Sending a signal to a subprocess is a way of interrupting its
activities. There are several different signals, each with its own
meaning. The set of signals and their names is defined by the operating
system. For example, the signal
SIGINT means that the user has
typed C-c, or that some analogous thing has happened.
Each signal has a standard effect on the subprocess. Most signals kill the subprocess, but some stop or resume execution instead. Most signals can optionally be handled by programs; if the program handles the signal, then we can say nothing in general about its effects.
The set of signals and their names is defined by the operating system; SXEmacs has facilities for sending only a few of the signals that are defined. SXEmacs can send signals only to its own subprocesses.
You can send signals explicitly by calling the functions in this
section. SXEmacs also sends signals automatically at certain times:
killing a buffer sends a
SIGHUP signal to all its associated
processes; killing SXEmacs sends a
SIGHUP signal to all remaining
SIGHUP is a signal that indicates that the
connection between the user and the process is broken, for example if a
connection via a telephone line is hung up.
Each of the signal-sending functions takes two optional arguments: process and current-group.
The argument process must be either a process or a buffer,
the name of one, or
nil. If it is
nil, the process
defaults to the process associated with the current buffer. An error is
signaled if process does not identify a process.
The argument current-group is a flag that makes a difference
when you are running a job-control shell as an SXEmacs subprocess. If it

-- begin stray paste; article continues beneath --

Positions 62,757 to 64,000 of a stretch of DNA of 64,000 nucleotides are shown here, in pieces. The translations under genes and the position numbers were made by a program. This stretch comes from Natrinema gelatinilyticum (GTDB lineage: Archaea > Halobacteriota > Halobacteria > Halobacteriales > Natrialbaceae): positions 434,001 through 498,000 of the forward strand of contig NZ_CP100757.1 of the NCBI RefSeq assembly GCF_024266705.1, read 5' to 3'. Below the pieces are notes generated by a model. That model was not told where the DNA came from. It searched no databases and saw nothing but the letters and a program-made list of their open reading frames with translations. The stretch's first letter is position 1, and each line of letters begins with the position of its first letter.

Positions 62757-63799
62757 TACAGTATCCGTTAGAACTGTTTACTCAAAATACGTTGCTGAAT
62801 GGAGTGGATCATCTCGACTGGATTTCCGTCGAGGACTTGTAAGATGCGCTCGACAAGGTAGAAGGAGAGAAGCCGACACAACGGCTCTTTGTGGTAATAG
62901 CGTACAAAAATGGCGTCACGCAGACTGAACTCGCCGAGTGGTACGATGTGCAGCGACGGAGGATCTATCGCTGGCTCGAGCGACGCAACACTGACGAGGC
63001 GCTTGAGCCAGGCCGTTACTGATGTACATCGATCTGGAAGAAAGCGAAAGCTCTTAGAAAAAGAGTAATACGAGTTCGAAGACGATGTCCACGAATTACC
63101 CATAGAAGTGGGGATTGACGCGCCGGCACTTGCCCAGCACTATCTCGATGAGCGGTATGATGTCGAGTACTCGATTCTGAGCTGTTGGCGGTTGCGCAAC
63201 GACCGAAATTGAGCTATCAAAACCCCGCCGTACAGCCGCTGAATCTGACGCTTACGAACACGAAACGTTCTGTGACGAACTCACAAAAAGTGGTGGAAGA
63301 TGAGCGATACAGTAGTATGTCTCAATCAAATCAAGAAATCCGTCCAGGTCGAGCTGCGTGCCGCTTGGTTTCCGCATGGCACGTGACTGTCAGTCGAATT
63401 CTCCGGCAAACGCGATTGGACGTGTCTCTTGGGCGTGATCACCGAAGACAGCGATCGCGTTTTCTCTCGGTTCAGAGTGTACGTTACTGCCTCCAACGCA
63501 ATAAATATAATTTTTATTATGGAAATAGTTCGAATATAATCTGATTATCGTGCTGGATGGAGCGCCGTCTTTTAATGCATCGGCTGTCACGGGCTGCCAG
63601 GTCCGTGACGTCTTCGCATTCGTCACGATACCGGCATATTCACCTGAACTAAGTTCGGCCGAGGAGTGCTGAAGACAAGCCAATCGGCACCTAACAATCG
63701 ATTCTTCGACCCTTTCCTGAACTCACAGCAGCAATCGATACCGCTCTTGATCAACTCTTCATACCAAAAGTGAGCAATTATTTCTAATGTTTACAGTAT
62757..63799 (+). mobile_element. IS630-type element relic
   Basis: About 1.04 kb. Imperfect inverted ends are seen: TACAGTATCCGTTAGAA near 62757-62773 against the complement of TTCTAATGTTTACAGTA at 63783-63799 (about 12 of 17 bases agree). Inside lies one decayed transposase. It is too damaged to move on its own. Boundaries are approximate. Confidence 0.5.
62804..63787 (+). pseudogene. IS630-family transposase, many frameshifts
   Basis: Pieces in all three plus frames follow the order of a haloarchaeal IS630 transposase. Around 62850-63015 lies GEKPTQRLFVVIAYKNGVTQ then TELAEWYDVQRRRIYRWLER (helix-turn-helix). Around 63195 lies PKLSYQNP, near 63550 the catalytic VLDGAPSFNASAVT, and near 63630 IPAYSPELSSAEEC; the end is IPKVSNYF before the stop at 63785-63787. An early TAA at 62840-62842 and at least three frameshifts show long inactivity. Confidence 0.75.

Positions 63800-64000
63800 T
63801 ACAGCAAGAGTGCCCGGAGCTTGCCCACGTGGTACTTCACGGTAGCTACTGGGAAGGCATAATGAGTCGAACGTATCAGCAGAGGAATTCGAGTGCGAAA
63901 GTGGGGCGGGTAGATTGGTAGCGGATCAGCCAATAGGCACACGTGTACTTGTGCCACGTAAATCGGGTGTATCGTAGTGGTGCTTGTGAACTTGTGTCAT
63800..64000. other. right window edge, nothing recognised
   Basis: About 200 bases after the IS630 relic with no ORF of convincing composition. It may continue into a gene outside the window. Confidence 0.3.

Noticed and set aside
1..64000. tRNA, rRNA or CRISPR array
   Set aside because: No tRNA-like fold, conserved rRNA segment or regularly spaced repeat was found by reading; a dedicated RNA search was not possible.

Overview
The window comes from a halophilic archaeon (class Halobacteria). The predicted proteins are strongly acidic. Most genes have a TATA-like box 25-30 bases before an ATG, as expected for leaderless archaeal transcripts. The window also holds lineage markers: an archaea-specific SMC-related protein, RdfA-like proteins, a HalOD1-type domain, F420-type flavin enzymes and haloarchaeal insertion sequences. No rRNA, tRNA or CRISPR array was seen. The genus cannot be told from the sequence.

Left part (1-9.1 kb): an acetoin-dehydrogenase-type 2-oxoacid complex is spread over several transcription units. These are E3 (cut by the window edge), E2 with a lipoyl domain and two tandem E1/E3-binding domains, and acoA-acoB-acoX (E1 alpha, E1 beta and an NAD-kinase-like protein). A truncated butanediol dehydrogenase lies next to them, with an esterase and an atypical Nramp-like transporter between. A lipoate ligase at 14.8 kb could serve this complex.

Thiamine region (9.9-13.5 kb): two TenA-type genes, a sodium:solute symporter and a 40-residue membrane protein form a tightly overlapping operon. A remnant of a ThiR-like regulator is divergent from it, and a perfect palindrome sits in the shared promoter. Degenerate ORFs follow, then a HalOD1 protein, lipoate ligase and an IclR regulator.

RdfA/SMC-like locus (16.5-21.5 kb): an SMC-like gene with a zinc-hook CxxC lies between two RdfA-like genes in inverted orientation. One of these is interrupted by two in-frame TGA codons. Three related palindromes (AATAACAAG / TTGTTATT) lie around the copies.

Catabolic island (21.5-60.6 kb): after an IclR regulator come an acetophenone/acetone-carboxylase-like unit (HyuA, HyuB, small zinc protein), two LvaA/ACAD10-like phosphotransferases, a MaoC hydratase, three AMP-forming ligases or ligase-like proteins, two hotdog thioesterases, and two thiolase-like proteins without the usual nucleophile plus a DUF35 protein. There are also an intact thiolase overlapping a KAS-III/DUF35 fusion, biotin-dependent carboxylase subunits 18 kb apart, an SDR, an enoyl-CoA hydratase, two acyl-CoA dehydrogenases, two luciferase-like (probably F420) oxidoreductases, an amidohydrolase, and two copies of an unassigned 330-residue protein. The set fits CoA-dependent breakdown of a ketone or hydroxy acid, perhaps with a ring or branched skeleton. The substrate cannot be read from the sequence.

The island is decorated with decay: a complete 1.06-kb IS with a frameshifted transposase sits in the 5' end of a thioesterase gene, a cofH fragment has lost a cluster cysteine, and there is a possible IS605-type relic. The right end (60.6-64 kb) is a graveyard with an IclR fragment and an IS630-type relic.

nil, then the signal is sent to the current foreground
process group of the terminal that SXEmacs uses to communicate with the
subprocess. If the process is a job-control shell, this means the
shell’s current subjob. If it is
nil, the signal is sent to the
process group of the immediate subprocess of SXEmacs. If the subprocess
is a job-control shell, this is the shell itself.
The flag current-group has no effect when a pipe is used to
communicate with the subprocess, because the operating system does not
support the distinction in the case of pipes. For the same reason,
job-control shells won’t work when a pipe is used. See
process-connection-type in Asynchronous Processes.
Some of the functions below take a signal argument, which
identifies a signal to be sent. It must be either an integer or a
symbol which names the signal, like
This function sends the signal signal to the process process.
The following functions can be implemented in terms of
This function interrupts the process process by sending the signal
SIGINT. Outside of SXEmacs, typing the “interrupt character”
(normally C-c) sends this signal. When the argument
current-group is non-
nil, you can think of this function as
“typing C-c” on the terminal by which SXEmacs talks to the
This function kills the process process by sending the
SIGKILL. This signal kills the subprocess immediately,
and cannot be handled by the subprocess.
This function sends the signal
SIGQUIT to the process
process. This signal is the one sent by the “quit
character” (usually C-\) when you are not inside SXEmacs.
This function stops the process process by sending the
continue-process to resume its
On systems with job control, the “stop character” (usually C-z)
sends this signal (outside of SXEmacs). When current-group is
nil, you can think of this function as “typing C-z”
on the terminal SXEmacs uses to communicate with the subprocess.
This function resumes execution of the process process by sending
it the signal
SIGCONT. This presumes that process was
This function sends a signal to the process with process id pid, which need not be a child of SXEmacs. The argument signal specifies which signal to send.